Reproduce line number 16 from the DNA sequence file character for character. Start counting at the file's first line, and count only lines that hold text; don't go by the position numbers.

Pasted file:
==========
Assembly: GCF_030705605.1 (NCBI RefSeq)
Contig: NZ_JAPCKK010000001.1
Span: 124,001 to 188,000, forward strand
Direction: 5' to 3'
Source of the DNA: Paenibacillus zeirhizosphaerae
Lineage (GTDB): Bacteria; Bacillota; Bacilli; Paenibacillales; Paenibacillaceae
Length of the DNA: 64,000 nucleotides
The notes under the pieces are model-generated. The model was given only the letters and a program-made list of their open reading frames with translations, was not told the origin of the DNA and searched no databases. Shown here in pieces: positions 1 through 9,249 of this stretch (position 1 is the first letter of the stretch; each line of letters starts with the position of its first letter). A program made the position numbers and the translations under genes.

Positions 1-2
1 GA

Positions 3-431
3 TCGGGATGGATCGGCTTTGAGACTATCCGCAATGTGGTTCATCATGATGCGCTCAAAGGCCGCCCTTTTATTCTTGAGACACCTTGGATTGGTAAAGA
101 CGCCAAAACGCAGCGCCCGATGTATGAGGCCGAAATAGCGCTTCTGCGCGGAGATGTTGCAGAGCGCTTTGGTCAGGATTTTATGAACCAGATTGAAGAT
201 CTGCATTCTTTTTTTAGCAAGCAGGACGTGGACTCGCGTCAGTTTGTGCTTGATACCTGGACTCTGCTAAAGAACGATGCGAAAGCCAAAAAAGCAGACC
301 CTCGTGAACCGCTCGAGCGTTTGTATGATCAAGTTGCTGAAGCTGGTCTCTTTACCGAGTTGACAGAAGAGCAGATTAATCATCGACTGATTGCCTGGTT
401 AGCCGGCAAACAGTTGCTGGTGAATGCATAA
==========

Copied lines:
401 AGCCGGCAAACAGTTGCTGGTGAATGCATAA